CHICAGO -- The White Sox Draft classes from 2016 and 2017 have received great plaudits, as has been discussed numerous times during the course of this rebuild.But don't look for White Sox general manager Rick Hahn or White Sox director of amateur scouting Nick Hostetler to claim success, failure or
CHICAGO -- The White Sox Draft classes from 2016 and 2017 have received great plaudits, as has been discussed numerous times during the course of this rebuild.
But don't look for White Sox general manager Rick Hahn or White Sox director of amateur scouting Nick Hostetler to claim success, failure or even concern for any individual draftee at such an early stage of development. Three years post-Draft seems to be the evaluation target, unless the response has a slightly sarcastic bent.
"We go with the straight hot take right away. They are all studs, and we are in great shape," said Hahn with a wry smile. "It does take some time. Usually it takes at least three years to fully judge a Draft."
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Hostetler said: "I start really either putting a lot of stock into it or getting concerned if they are not playing well, usually it's three years out. That's when you kind of have a good feel of what the player is and how he's developing and the strides he's making."
Hahn pointed out how the White Sox have been spoiled by quick Draft-pick ascensions to the Majors. Carlos Rodon threw 34 2/3 innings in the Minors before the No. 3 pick from the 2014 MLB Draft joined the White Sox in '15.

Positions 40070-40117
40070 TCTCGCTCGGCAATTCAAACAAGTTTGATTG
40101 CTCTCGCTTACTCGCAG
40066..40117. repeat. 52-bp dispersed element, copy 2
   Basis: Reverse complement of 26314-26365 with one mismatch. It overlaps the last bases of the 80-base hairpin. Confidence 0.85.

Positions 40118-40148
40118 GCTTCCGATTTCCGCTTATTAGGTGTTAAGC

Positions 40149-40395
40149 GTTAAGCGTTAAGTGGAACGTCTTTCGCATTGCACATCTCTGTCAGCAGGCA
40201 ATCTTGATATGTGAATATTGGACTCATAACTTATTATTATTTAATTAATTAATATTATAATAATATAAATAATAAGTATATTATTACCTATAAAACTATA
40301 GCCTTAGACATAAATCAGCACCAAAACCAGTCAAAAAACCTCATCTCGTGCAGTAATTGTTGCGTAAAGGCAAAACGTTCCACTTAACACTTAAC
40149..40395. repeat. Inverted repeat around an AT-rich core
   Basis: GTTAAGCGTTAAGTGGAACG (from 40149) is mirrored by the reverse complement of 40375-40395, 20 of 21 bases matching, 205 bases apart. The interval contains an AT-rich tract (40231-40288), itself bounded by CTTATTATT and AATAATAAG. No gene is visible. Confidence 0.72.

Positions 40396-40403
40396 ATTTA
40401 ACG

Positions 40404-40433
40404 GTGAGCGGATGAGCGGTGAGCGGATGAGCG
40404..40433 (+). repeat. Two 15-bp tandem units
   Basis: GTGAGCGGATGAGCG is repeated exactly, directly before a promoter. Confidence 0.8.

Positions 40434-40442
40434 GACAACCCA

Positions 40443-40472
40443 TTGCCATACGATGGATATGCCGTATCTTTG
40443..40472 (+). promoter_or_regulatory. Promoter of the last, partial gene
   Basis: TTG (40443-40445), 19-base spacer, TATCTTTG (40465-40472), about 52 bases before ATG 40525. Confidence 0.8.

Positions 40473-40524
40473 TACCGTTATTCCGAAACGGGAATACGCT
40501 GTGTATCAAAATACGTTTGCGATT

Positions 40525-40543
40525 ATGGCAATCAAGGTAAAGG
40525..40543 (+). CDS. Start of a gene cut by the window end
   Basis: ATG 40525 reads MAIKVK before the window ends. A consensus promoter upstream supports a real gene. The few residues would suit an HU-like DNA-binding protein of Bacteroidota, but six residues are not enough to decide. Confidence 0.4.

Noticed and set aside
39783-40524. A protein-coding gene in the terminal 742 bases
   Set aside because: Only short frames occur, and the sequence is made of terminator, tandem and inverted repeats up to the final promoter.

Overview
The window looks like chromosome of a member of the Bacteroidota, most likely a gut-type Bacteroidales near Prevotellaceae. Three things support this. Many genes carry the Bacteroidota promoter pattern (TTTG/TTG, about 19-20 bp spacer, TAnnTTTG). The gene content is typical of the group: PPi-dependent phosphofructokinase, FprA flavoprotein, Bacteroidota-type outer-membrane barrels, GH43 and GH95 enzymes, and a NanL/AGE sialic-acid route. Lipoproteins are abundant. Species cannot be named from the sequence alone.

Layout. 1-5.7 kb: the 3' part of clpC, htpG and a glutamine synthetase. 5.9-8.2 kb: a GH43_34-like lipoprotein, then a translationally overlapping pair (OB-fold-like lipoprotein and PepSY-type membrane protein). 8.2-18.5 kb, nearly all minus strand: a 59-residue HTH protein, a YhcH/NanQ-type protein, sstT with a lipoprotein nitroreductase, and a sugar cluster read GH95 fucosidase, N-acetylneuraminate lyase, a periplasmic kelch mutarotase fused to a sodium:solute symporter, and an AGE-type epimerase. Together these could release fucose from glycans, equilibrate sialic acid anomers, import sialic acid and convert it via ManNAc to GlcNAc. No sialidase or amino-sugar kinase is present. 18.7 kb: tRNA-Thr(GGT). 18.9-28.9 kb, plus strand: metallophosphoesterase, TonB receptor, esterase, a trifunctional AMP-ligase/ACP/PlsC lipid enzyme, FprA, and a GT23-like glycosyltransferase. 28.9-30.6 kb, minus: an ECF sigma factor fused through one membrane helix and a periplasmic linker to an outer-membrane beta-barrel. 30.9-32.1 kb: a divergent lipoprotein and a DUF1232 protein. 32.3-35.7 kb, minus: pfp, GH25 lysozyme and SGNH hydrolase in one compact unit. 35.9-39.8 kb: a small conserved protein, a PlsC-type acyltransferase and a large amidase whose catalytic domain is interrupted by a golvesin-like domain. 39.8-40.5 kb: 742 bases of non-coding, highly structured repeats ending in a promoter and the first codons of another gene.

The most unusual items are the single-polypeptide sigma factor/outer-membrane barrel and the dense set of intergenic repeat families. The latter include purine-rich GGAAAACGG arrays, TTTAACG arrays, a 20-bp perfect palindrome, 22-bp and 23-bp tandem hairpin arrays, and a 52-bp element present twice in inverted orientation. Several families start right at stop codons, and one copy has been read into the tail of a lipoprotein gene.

Chris Sale began his All-Star career in the White Sox bullpen two months after he was selected 13th overall in the 2010 Draft. But Hahn points to a more realistic development path in the case of right-handed pitcher Alec Hansen, the team's second-round pick from the '16 Draft.
"Having Hansen already in Double-A is a huge step forward in terms of where he was a year ago when we drafted him," said Hahn of Hansen, who has 191 strikeouts over 141 1/3 innings this season. "It's a great tribute to him and our player development people.
"At the same time, a normal development path has another at least 18 months or so, which would make it a three-year path or a little over from college to the big leagues. That is more traditional than what we have seen in recent years."
As Hostetler points out, Jake Burger (2017 top pick for White Sox) and Gavin Sheets (2017 second round) are learning more than the game during their short time with Class A Kannapolis. It's also about adjusting to life as an adult.
"Now they are on their own, and they are having to fend for themselves," Hostetler said. "Mom doesn't come and visit every two weeks to do laundry and bring cookies.
"You see a guy struggle early on, and he's also dealing with some other stuff. Might be the roommate just got called up and how are they picking up the other half of the rent. He just got moved up or down, and he has to find a place to live.
"Where's his car at? He's worried about going to Instructional League or some of these kids right when they are drafted, are they going back to school this offseason: Setting up their classes to finish them," Hostetler said. "There are so many things these kids go through in their first season that it's almost hard to put much stock in what they do initially."
Scott Merkin has covered the White Sox for MLB.com since 2003. Read his blog, Merk's Works, follow him on Twitter @scottmerkin, on Facebook and listen to his podcast.